By Jas Singh
The worst part of my job is when you hear someone you have successfully placed has been fired. Often, it’s through no fault of theirs but in rare cases it can be due to performance.
Sometimes its due to performance. Sometimes it’s bad management. And sometimes its due to circumstances totally outside anyone’s control (e.g. the common instances of “restructuring”).
To this day I still take it personally.
However the truth of life is that sometimes even with the best intentions things just don’t work out. And I’ve realised over the years that there’s no shame in this – provided both hiring manager and candidate have given their best, sometimes there are things that you cannot predict. Although there are definite principles and processes you must apply, hiring is a complex process. There is no magic formula. Sometimes, you have to move on.
But it did cause me to have a think – when is the right time to call it a day?
Most people are let go too quickly or too slowly. Both have their problems. Let go too fast and you’ve not given them a fair shot. Hold on too long and you are delaying the inevitable and possibly making things hard in the long run.
So when is the right time to let go?
Below are some points that are important to consider.
1) Work to performance goals – and regularly review them
The most common mistake made in hiring is simply not stating the performance outcome of a successful hire. Very few hiring managers can articulate exactly what the successful candidate needs to achieve.
This doesn’t mean general statements like being successful at prospecting new business or coming up with a new marketing strategy. Most candidates with these types of goals will think they have met the criteria. Be as specific as possible – a sales target of $250K after 12 months. Cutting spend by 5%. Integrating the new IT system by 2017.
By being clear about expectations, managing non-performing candidates becomes much easier. Everything is transparent – and although no-one likes to be let go, people are much more willing to take it on the chin if management has been clear from the start.
2) Be honest about progress
Although performance goals are important, as a manager your job is to try and support your colleagues as much as possible to hit them. In fact, the best leaders are actually those who serve their teams the best.
And part of successful management is being honest about progress. Although it requires tact, it’s much better in the long run to be honest about how someone is doing so that changes can be made, rather than try to cover something up to protect another person’s feelings. First and foremost people want to succeed – and are prepared to take other people’s advice on board if that is going to help.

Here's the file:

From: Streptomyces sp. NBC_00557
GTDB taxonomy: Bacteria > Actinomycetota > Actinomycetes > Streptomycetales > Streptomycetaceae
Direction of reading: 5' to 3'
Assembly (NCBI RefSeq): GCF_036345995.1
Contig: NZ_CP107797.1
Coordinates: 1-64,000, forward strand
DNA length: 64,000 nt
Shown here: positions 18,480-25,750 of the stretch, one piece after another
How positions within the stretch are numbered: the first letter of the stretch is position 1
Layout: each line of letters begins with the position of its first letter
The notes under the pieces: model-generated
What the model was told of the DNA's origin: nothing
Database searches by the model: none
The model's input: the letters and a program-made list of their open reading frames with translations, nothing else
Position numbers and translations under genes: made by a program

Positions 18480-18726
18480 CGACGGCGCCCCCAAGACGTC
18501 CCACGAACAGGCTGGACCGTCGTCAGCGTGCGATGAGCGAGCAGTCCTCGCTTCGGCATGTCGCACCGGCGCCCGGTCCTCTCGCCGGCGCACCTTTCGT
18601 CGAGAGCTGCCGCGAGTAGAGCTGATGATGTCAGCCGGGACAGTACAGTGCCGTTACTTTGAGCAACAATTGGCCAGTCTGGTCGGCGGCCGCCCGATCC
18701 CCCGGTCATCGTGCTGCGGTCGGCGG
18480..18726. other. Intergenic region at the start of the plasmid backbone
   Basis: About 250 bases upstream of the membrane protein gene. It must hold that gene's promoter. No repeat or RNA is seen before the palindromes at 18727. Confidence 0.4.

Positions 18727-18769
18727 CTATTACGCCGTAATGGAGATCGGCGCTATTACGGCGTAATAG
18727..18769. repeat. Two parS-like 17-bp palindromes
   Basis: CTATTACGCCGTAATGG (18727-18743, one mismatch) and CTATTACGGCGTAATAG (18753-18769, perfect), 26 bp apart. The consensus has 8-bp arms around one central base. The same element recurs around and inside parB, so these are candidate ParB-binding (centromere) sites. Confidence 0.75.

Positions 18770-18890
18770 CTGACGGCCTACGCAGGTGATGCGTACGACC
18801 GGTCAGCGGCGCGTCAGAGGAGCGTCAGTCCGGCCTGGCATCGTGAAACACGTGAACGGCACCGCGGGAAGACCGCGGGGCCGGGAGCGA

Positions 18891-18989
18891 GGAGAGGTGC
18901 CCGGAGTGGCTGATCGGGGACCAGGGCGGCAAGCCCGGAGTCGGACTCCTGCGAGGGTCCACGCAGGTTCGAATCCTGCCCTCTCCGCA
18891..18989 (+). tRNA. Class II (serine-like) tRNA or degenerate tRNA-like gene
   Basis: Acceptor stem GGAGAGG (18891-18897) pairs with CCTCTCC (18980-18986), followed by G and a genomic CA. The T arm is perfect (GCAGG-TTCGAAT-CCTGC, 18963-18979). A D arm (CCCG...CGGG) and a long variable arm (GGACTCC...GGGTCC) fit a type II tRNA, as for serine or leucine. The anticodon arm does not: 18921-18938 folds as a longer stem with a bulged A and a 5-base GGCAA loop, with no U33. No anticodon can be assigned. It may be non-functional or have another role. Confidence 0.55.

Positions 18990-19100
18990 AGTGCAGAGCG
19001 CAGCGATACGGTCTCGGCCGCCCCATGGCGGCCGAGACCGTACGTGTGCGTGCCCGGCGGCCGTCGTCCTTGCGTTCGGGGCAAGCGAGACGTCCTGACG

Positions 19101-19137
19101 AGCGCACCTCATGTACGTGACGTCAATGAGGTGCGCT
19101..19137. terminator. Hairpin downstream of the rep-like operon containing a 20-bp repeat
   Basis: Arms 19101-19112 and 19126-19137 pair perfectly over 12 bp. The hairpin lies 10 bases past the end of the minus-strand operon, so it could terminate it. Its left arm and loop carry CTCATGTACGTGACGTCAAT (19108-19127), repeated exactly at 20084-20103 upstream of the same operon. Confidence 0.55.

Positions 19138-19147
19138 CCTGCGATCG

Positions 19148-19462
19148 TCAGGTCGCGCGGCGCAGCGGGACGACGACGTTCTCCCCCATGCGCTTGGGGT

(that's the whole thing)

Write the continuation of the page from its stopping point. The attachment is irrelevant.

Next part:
Rarely does sub-par performance happen overnight. Performance is usually the result of months, sometimes years, of consistent effort and application.
As a manager it’s your duty to be honest about progress so that any changes can be made. And in the event that you do have to let someone go, at least it is something that they may be prepared for.
3) Give them time to consider options
If things are heading towards a parting of ways, the best way to try and keep things amicable is to try and give the employee as much time as possible to try and find a new opportunity.
Often hiring managers – even the very best one’s – become distressed, even depressed by the reaction of people that they have let go. They knew they weren’t performing, I tried to be honest about progress and they even mentioned themselves that they weren’t enjoying the job so why the character assassination in the exit interview?
Stress. That’s why. All of a sudden they’re out of a job with no income. Families to support. Mortgage to pay. And with little time to find a new opportunity – which may be difficult depending on market conditions.
Very rarely is there need to abruptly terminate someone’s contract (although sometimes don’t get me wrong it is the only course of action). If things aren’t working out, give candidates time to prepare. So they can prepare their resume’s. Start meeting recruiters. Begin applying for jobs and attending interviews.
One CEO I work with of a FTSE 250 company even helps candidates himself if they have to be let go. He realises that non-performance is a two way thing – with himself and the candidate both sharing some responsibility. I’ve seen him regularly coach candidates on next possible career moves that may be a better fit and even recommend potential new opportunities through his personal network.
Firing someone doesn’t have to be a sudden, unexpected act of misery.
4) Be decisive
Once you have carefully assessed the facts and come to a decision there’s only one thing to do – don’t turn back!
More than anything else, people do not like an indecisive leader. If you’ve agreed to a three month performance review, forget about firing and be totally focussed on supporting the candidate. If you do decide that there is no alternative to letting someone go then do so – don’t be tempted to ride things out based on the opinions of others or hoping things may magically change.
Being fired is never a nice experience but in my experience things are made much worse if candidates do not know whether they are in or out. Often, the waiting game is much worse than the event itself.
By being decisive you are being fair to others. You give them time to prepare so they can move on with their lives. The last thing anybody wants is false hope during an already stressful period.
Just like hiring is a process, so is firing.
Hiring managers should take considerable care to ensure that expectations are managed and reviewed over time and that candidates are fully aware of what is happening.
Your reputation depends on it.
Do you need to let a candidate go?
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